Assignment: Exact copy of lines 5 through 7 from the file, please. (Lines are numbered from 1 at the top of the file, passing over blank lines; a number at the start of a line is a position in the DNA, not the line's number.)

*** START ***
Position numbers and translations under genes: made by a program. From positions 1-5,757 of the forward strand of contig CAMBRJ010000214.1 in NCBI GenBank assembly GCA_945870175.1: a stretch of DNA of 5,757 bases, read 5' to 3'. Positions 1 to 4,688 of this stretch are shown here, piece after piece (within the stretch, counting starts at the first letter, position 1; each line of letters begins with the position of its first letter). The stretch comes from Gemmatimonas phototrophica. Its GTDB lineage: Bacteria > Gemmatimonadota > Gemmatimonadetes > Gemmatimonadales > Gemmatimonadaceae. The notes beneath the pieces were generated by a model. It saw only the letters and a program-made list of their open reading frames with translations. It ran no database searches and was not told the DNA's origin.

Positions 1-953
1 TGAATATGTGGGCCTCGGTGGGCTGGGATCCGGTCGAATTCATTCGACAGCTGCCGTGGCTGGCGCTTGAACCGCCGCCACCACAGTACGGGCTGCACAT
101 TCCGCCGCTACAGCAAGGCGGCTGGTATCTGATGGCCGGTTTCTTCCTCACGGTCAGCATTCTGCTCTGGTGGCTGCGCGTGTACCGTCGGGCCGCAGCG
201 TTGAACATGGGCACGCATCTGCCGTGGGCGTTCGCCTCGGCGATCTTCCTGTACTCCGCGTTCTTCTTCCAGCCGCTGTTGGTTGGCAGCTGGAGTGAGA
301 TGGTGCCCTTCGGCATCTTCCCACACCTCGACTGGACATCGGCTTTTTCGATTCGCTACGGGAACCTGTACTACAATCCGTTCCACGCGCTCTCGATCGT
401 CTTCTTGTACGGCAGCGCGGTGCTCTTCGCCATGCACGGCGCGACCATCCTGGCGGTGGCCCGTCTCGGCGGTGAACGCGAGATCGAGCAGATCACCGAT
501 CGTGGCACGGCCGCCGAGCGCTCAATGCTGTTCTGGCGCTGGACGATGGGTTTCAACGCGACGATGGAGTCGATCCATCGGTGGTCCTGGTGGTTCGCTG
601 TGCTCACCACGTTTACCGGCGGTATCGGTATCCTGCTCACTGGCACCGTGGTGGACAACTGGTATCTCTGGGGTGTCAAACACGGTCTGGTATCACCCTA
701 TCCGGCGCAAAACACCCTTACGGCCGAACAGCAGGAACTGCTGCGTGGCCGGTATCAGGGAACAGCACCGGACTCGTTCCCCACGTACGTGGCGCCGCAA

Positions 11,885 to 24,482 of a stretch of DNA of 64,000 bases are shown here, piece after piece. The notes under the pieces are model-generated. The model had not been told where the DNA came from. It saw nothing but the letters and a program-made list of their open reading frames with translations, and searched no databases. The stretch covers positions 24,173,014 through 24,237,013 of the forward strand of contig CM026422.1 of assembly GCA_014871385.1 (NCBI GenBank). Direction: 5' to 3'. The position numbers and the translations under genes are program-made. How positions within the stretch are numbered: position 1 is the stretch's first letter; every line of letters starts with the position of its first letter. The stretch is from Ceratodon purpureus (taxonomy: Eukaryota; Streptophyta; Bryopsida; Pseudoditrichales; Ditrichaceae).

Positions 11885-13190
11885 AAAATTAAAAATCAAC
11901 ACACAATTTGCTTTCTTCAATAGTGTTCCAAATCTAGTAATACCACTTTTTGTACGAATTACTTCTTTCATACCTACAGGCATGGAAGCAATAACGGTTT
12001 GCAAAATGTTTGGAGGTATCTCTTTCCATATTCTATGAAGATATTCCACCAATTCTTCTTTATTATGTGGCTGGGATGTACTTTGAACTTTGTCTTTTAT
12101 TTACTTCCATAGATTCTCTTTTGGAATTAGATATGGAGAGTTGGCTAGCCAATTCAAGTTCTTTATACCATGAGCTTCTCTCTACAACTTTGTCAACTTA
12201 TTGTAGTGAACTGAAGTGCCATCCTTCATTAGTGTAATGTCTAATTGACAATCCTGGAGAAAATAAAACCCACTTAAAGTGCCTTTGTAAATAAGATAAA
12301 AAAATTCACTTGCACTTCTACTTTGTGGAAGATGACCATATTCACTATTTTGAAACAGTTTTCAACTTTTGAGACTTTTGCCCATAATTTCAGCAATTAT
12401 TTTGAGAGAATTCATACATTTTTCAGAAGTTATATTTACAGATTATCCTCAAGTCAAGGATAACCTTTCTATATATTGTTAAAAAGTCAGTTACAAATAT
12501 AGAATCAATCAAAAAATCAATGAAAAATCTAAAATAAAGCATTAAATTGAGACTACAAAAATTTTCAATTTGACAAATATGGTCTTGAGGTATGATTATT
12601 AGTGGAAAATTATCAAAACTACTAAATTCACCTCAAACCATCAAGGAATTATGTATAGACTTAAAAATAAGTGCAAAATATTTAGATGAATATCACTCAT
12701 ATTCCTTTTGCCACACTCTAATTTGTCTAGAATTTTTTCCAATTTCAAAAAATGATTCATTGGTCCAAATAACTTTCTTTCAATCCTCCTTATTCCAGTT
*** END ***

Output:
201 TTGAACATGGGCACGCATCTGCCGTGGGCGTTCGCCTCGGCGATCTTCCTGTACTCCGCGTTCTTCTTCCAGCCGCTGTTGGTTGGCAGCTGGAGTGAGA
301 TGGTGCCCTTCGGCATCTTCCCACACCTCGACTGGACATCGGCTTTTTCGATTCGCTACGGGAACCTGTACTACAATCCGTTCCACGCGCTCTCGATCGT
401 CTTCTTGTACGGCAGCGCGGTGCTCTTCGCCATGCACGGCGCGACCATCCTGGCGGTGGCCCGTCTCGGCGGTGAACGCGAGATCGAGCAGATCACCGAT